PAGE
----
A California man is seeking $1 million in damages from Comcast, alleging that he lost his job because an official defamed him to his employer after he made complaints about his cable bills.

The suit, filed on behalf of Conal O'Rourke of San Jose, contends that Comcast's false and malicious allegations caused Mr. O'Rourke to lose his job, and suffer tremendous economic and emotional damages.

"Comcast destroyed Mr. O'Rourke's professional life," states the complaint, which was filed Thursday in the U.S. District Court for Northern California and requests a jury trial.

In a statement released this morning, the cable and broadcasting giant responded that "Comcast had nothing to do with PricewaterhouseCoopers' decision to terminate Mr. O'Rourke."

In that regard, "Mr. O'Rourke's claims are without merit" the statement asserts.

It described as "totally unspeakable" the language used by O'Rourke with service reps, while acknowledging he had valid service concerns.

The case received national attention because O'Rourke's account was that he paid dearly for simply trying to resolve a series of billing problems.

O'Rourke's attorney, Maureen Pettibone Ryan, threatened to file suit unless, by Tuesday, Comcast apologized, compensated O'Rourke about $100,000, and got him his job back.

Comcast posted a public apology online, calling O'Rourke's service and billing problems "unacceptable," but declaring that "nobody at Comcast asked for him to be fired."

"We view Comcast's apology as a public relations strategy, not a genuine apology," according to a statement from O'Rourke's attorneys. "...The Controller's office at Comcast knew when it made the ethics complaint to PWC that if PWC believed the complaint, Mr. O'Rourke would be terminated."

According to the 18-page suit, after nearly a year of problems, during which "he had not received a single bill in which he was correctly charged," O'Rourke "contacted the office of Comcast's top accountant, Controller Lawrence Salva" in February.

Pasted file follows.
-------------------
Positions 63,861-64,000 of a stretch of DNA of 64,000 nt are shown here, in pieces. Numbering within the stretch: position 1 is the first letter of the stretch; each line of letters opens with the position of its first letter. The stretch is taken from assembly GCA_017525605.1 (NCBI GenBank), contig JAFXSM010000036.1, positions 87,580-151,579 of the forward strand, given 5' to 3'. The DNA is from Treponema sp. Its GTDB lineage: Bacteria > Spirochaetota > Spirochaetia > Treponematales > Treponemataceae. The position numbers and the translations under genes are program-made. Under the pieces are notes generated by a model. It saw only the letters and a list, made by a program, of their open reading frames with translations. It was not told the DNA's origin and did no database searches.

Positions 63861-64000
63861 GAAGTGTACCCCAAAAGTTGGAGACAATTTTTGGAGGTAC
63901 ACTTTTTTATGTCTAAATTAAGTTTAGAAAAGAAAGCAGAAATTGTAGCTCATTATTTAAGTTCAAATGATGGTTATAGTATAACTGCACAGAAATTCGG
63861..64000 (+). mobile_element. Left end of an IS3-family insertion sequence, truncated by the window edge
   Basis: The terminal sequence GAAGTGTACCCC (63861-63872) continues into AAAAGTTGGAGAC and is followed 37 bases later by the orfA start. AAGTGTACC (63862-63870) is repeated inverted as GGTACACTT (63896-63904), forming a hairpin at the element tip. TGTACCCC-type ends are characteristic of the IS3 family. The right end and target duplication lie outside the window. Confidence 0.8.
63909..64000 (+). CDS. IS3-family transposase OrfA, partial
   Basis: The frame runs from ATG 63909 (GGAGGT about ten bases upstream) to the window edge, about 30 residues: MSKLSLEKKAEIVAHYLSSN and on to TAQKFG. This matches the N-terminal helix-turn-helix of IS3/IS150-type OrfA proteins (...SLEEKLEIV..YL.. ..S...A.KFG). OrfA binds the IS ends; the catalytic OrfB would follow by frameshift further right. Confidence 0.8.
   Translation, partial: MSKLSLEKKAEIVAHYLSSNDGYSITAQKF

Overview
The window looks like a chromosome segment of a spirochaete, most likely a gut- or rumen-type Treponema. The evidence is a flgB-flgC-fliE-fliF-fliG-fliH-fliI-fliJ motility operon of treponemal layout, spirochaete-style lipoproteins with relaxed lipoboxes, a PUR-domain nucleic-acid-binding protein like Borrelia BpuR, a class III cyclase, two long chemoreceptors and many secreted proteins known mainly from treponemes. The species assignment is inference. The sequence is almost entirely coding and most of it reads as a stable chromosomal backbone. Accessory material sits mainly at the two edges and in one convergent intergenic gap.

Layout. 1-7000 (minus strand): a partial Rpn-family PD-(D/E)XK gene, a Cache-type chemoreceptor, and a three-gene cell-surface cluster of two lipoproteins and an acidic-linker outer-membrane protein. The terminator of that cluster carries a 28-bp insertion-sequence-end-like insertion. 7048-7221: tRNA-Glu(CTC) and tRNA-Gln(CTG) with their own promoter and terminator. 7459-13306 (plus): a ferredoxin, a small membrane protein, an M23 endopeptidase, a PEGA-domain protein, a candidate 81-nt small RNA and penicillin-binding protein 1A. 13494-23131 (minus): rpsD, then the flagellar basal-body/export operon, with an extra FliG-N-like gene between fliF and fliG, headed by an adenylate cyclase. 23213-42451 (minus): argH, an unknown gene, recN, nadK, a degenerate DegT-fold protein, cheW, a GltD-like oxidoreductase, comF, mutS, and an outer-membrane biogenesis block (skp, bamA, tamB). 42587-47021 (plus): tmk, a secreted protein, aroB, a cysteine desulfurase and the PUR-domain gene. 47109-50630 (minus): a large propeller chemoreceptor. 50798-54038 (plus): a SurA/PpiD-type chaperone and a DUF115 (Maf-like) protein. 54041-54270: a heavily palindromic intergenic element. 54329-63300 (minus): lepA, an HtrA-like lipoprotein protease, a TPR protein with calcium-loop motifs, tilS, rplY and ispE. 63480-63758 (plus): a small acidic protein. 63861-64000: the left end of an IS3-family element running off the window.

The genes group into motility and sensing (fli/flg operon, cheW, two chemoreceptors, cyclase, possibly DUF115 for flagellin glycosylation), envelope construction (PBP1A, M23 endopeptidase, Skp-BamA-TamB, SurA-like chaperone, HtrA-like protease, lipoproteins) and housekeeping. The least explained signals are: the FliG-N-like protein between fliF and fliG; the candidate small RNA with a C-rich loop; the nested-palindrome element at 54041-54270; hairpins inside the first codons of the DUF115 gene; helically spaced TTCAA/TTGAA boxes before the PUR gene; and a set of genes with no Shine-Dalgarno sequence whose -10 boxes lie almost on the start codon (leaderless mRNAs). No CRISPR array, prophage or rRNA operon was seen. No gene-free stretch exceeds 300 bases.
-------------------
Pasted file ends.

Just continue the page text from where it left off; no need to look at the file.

The suit alleges:

"Mr. Salva personally called Joe Atkinson, a principal at Mr. O'Rourke's employers, PWC [PricewaterhouseCoopers]. Because Comcast pays more than $30 million a year to PWC for consulting services, Mr. Atkinson took the call. Salva demanded that Mr. O'Rourke be fired from PWC, falsely claiming that Mr. O'Rourke had violated accounting ethics standards by using PWC's name as 'leverage' in his 'negotiations' with Comcast."

Comcast has acknowledged that a conversation took place.

In a letter to Ryan, posted online on by Ars Technica, senior deputy general counsel Thomas R. Nathan stated:

"Comcast communicated to PWC that a person claiming to be a PWC employee had called our chief accounting executive's office with complaints about his cable service and bills, and yelled at our employees who tried to assist him. Those statements were neither untrue nor unprivileged, as such, they cannot be defamatory. Comcast unequivocally denies your assertion that it requested PWC to fire Mr. O'Rourke."

Salva is listed as a defendant, as well as Comcast and 20 "unknown individuals" who work for Comcast and spoke with O'Rourke.

The full text of this morning's statement from Comcast:

"We don't normally comment on pending litigation and as we have said, there were clear deficiencies in the customer service that we delivered to Mr. O'Rourke. Comcast had nothing to do with PricewaterhouseCoopers' decision to terminate Mr. O'Rourke. Once again, we apologize to Mr. O'Rourke for his service issues. We said we were determined to get to the bottom of exactly what happened with Mr. O'Rourke's service and we are doing that. As part of this investigation, we have listened to recorded calls between Mr. O'Rourke and our customer service representatives and his treatment of them and his language is totally unspeakable. Mr. O'Rourke's claims are without merit."

Judgment is sought for $1 million in damages, punitive damages, court costs and attorneys' fees, and "injunctive relief barring Comcast" from providing customer's information to third parties, overbilling customers, and "retaliating against" them.

The suit alleges defamation, unfair business practices, breach of contract, infliction of emotional distress, and violation of the Cable Communications Policy Act.

Contact staff writer Peter Mucha at 215-854-4342 or pmucha@phillynews.com. Follow @petemucha on Twitter.